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Transport and infrared photoresponse properties of InN nanorods/Si heterojunction

  • 1, 2,
  • 1,
  • 1,
  • 1, 2,
  • 2 and
  • 1Email author
Nanoscale Research Letters20116:609

  • Received: 20 April 2011
  • Accepted: 28 November 2011
  • Published:


The present work explores the electrical transport and infrared (IR) photoresponse properties of InN nanorods (NRs)/n-Si heterojunction grown by plasma-assisted molecular beam epitaxy. Single-crystalline wurtzite structure of InN NRs is verified by the X-ray diffraction and transmission electron microscopy. Raman measurements show that these wurtzite InN NRs have sharp peaks E 2(high) at 490.2 cm-1 and A 1(LO) at 591 cm-1. The current transport mechanism of the NRs is limited by three types of mechanisms depending on applied bias voltages. The electrical transport properties of the device were studied in the range of 80 to 450 K. The faster rise and decay time indicate that the InN NRs/n-Si heterojunction is highly sensitive to IR light.


  • Ideality Factor
  • Beam Equivalent Pressure
  • Current Transport Mechanism
  • Thermionic Emission Model


Semiconducting group-III nitrides have attracted a lot of attention in recent years because of, mainly, the large band gap (0.7 to 6.2 eV) that can be covered by the nitrides and their alloys. Their optical properties are highly suitable for novel optoelectronic and photonic applications. Compared to all other group-III nitrides, InN possesses the lowest effective mass, the highest mobility, narrow band gap E g of 0.7 to 0.9 eV, and the highest saturation velocity [1, 2]. These properties make it an attractive material for applications in solar cells and in terahertz emitters and detectors [35]. InN/Si tandem cells have been proposed for high-efficiency solar cells [6]. InN nanostructures can also be used as sensor materials for various gases and liquids [7]. Good-quality InN layers are difficult to grow because of the low dissociation energy of InN and the lack of an appropriate substrates [8, 9]. The above constraints lead to the formation of dislocations and strain in the grown epitaxial layers resulting in the degradation of the device performance. Grandal et al. [10] reported that defect- and strain-free InN nanostructures of very high crystal quality can be grown by molecular beam epitaxy on silicon substrates.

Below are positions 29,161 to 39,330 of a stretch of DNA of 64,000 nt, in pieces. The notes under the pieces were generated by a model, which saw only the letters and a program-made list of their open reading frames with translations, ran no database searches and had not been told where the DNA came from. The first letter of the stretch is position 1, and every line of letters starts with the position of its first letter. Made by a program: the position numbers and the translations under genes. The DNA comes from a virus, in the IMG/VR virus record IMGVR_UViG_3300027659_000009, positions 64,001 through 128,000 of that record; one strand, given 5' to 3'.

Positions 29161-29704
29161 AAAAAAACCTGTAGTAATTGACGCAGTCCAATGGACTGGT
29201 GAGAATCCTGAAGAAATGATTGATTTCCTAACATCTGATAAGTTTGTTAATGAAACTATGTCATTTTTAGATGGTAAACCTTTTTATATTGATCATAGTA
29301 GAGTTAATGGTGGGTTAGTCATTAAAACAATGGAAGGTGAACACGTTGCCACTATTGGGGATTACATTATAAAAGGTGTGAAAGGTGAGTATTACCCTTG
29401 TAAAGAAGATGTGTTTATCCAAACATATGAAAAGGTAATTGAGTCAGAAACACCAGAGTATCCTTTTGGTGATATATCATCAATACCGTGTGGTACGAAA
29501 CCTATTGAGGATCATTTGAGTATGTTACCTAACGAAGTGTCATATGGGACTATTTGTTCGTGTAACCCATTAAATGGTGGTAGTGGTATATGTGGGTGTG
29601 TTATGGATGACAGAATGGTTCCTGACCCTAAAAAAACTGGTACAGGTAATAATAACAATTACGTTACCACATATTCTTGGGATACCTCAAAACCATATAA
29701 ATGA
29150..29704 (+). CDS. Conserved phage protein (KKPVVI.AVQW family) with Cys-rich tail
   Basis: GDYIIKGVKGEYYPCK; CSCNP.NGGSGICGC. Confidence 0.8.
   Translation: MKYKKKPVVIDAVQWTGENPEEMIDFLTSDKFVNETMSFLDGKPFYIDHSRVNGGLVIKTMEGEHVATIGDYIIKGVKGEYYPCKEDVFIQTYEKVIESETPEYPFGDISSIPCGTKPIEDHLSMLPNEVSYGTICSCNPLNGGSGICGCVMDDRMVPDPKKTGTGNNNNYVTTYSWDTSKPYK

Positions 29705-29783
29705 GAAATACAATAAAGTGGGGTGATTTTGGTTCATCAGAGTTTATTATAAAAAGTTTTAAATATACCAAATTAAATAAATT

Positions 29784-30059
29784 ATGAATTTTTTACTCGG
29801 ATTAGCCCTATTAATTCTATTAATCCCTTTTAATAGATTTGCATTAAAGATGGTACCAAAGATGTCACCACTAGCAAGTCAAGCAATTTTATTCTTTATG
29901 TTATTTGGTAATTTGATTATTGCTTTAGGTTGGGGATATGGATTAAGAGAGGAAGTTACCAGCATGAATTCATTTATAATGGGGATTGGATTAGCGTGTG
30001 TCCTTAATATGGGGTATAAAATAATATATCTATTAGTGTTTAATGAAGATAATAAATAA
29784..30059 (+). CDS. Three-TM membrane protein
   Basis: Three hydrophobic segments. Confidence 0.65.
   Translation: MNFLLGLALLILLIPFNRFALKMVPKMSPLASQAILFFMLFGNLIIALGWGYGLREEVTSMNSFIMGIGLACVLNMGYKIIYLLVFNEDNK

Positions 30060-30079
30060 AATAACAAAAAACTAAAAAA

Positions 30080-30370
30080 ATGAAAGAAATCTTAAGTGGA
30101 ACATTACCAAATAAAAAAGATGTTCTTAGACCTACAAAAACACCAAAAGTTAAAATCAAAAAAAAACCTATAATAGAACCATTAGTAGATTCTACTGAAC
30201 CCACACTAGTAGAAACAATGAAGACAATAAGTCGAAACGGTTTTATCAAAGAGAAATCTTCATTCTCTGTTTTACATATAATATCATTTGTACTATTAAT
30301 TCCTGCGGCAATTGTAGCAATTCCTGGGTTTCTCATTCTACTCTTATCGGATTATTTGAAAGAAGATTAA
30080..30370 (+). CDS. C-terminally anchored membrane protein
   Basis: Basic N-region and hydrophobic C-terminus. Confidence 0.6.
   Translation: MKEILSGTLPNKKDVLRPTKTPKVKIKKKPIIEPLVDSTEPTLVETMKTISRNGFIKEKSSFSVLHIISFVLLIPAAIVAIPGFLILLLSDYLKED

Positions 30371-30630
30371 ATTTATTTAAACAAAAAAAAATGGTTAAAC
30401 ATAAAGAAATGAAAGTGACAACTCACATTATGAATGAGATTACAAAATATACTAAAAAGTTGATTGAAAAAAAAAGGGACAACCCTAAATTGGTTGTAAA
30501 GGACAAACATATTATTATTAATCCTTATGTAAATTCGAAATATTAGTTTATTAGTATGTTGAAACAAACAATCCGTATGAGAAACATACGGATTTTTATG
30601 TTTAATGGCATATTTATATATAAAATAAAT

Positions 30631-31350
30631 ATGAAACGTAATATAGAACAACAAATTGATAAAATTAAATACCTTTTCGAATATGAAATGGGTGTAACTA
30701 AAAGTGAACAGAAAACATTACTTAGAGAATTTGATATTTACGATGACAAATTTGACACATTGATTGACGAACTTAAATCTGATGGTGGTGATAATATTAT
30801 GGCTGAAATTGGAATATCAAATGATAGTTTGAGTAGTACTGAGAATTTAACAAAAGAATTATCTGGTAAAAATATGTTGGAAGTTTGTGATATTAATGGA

Due to the distinctive properties and potential applications of nanostructures, various kinds of InN nanostructures have been grown such as nanowires (NWs), nanotubes, and nanorods (NRs) by plasma-assisted molecular beam epitaxy (PAMBE) and metalorganic vapor phase epitaxy [11, 12]. There are several reports on the growth of InN NWs or NRs on Si substrates [13, 14] and few reports on electrical transport [15, 16] but no report on infrared (IR) on/off characteristics of InN nanorods/Si heterojunction. Since silicon is a low-cost and the most sought semiconductor material, it is very important to understand the temperature-dependent transport and IR photoresponse mechanism of InN NRs/Si heterostructure prior to their adoption in the fabrication of optoelectronic device. In the present study, catalyst-free InN NRs were grown on Si substrates by PAMBE and studied the temperature-dependent transport and IR photoresponse mechanism of InN NRs/Si heterostructures.

Experimental details

The InN NRs were grown on n-Si (1 1 1) substrates by PAMBE system. The substrates were chemically cleaned followed by dipping in 5% HF to remove the surface oxide and thermally cleaned at 900°C for an hour in ultra-high vacuum. The substrates were exposed to the Indium (In) molecular beam at 350°C for 60 s (approximately two monolayers). Further, the substrate temperature was increased to 500°C to fabricate the NRs. The duration of NR growth was kept for 2 h. The general set of growth conditions includes indium beam equivalent pressure, nitrogen flow rate, and rf-plasma power, which were kept at 4.6 × 10-8 mbar, 1 SCCM, and 400 W, respectively. The morphological and structural evaluation of the as-grown NRs was carried out by the field emission scanning electron microscopy (FESEM), X-ray diffraction (XRD), and transmission electron microscopy (TEM). Further, the crystalline quality and lattice structure of the InN NRs were characterized by micro-Raman spectroscopy using a 514-nm line of the Ar+ ion laser at room temperature. The aluminum circular contacts of diameter 400 μm were fabricated by thermal evaporation using a physical mask. The adequate ohmic nature of the contacts to InN and Si was verified. The device transport characteristics were studied at various temperatures using the probe station attached with the KEITHLEY-236 source measure unit (Bell Electronics, Kent, WA, USA), and IR photoresponse characteristics were studied under IR source with 1, 500-nm-long pass filter.